Overview

Nothing is as fast and fun as prototyping on a breadboard, but at some point you will find that the chips you want to work with are only available in non-breadboard-friendly SMT/SMD (Surface Mount Technology/Surface Mount Device). Unlike most DIP chips and resistors, SMT parts do not have the leads going through holes in the PCB. Instead, they 'float' on top, with often-rectangular solder pads.

Although you may one day decide to use CAD software for laying out a custom PCB for these parts, you can do yourself a favor and prototype with SMT breakout/adapter PCBs. In this mini tutorial we'll go over how to use these. It's not hard, once you have the experience!

Required Tools

With ALL SMT work, having the right tools is essential! You will need tweezers. Either straight-tip style (available here)
You'll also need a soldering iron with a fine tip. Although a good iron is a little expensive, its the most important tool and we suggest investing in a good one. Our favorite is the Hakko FX-888D with the fine SMT tip

Soldering an SOIC

We'll start by showing how to solder an SOIC component. Although we have many different 'package' versions available (such as SOIC/TSSOP/QFP/QFN) SOIC is the easiest to start with and its the chip I needed to work with today so that's what we're going to do :)

Begin by placing the breakout adapter into your vise/third hand to keep it steady.
We'll start by melting a little solder on one corner pad. I like going with the top right corner. Melt just a tiny bit on, so its rounded but not blobby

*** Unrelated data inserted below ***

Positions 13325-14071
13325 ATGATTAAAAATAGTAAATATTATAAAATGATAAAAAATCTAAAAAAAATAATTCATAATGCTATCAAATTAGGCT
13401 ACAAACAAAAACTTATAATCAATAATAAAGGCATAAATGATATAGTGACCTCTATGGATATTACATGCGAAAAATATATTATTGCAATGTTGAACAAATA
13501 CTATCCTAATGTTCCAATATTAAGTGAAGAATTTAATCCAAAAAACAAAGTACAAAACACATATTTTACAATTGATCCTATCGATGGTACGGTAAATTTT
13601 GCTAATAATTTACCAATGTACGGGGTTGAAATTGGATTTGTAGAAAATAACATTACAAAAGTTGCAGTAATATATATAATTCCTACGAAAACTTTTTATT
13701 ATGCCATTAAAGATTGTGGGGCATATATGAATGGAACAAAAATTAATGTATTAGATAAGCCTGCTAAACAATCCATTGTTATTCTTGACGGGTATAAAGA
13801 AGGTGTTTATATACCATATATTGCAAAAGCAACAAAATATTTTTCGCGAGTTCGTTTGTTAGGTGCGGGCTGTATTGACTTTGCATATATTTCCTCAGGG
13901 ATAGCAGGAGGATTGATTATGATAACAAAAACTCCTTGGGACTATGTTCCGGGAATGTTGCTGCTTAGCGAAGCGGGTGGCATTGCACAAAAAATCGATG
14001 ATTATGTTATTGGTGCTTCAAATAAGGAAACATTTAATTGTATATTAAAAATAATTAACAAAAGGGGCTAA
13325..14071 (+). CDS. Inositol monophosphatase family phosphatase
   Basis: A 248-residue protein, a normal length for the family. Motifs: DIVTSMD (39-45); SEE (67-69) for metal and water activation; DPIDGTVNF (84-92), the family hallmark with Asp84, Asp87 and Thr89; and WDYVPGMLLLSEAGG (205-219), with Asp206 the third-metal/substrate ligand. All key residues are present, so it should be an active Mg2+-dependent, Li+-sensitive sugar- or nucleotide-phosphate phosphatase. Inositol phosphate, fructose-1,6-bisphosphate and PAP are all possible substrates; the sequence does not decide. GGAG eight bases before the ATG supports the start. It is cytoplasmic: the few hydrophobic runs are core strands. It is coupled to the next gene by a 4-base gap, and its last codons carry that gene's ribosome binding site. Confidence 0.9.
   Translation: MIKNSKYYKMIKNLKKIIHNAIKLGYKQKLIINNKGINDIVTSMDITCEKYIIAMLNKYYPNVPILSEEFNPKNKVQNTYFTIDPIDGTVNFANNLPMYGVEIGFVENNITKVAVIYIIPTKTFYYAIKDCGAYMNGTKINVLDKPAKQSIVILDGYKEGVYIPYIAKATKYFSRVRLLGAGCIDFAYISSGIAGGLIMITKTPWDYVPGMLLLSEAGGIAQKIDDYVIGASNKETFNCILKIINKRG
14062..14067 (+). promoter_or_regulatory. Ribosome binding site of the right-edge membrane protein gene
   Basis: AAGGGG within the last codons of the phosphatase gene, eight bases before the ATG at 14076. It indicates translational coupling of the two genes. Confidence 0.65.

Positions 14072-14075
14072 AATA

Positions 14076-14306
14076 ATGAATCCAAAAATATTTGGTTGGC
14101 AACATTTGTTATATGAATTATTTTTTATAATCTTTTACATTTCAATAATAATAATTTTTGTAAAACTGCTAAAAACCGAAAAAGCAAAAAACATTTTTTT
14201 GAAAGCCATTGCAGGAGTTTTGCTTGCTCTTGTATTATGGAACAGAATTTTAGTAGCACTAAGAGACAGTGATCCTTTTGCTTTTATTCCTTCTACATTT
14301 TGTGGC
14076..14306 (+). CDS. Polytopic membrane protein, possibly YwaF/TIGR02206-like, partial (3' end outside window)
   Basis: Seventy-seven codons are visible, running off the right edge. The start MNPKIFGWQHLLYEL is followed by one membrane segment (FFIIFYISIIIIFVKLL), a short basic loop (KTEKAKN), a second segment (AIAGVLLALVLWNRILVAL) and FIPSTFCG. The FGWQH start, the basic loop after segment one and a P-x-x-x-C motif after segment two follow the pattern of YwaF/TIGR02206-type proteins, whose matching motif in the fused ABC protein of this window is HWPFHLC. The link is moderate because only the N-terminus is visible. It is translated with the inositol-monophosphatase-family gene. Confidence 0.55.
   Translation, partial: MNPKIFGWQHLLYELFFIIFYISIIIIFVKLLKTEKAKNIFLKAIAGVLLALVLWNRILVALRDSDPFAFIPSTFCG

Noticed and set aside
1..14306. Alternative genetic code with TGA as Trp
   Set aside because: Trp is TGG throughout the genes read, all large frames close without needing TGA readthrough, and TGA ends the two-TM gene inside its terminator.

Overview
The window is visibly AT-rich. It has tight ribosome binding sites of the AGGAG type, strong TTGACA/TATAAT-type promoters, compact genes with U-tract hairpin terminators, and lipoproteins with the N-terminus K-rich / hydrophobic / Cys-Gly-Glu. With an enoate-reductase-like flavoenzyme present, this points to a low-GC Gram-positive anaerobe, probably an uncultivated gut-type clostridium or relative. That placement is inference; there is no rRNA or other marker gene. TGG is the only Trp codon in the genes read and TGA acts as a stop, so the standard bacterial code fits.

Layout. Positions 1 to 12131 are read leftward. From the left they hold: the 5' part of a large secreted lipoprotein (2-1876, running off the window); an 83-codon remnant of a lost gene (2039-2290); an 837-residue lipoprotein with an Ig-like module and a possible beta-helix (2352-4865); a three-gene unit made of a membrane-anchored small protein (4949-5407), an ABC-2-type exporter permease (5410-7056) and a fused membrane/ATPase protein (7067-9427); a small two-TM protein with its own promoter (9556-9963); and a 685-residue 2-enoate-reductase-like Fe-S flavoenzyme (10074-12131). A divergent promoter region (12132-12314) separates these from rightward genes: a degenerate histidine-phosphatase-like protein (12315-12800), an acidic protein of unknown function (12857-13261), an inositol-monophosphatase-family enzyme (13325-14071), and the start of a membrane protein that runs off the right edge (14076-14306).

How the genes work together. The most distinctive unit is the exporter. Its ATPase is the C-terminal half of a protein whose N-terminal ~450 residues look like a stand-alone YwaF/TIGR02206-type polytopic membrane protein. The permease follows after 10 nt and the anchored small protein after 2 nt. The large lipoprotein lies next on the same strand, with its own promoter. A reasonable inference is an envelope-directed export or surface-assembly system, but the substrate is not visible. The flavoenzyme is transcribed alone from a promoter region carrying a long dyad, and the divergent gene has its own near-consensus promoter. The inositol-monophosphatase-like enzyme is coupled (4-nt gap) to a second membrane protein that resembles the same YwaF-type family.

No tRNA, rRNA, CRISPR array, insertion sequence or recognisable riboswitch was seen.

Next you need to place the part onto the pads, and you'll want to get the orientation right. You can look for a dot (indicating pin #1). In some cases, look for a flattened corner (on the left side here) which indicates which side is on the left

Once you've identified which is pin 1, hold the chip with the tweezers over the pads and then re-heat the corner pad you soldered onto a few steps ago.
Now you can 'fix' the chip in place by soldering in the opposite corner. The one pin you soldered will keep the chip in place mostly, so you just have to solder the other pin a little to make the setup secure
Go ahead and solder the remaining pins now
The hard part's done! Now we can solder on regular 0.1" spaced male header. We like the break-away kind so its easy to get just the right amount. (You can get some at the adafruit shop if you don't have any!)

Break two pieces the same length as the pads on either side of the PCB and place them into a breadboard, long pins down. They should be parallel and the same distance as the PCB pads so that you can place the PCB on top with ease
Almost done, now all you have to do is solder each header pin into the corresponding hole to make a secure connection
This guide was first published on Mar 30, 2013. It was last updated on Mar 30, 2013.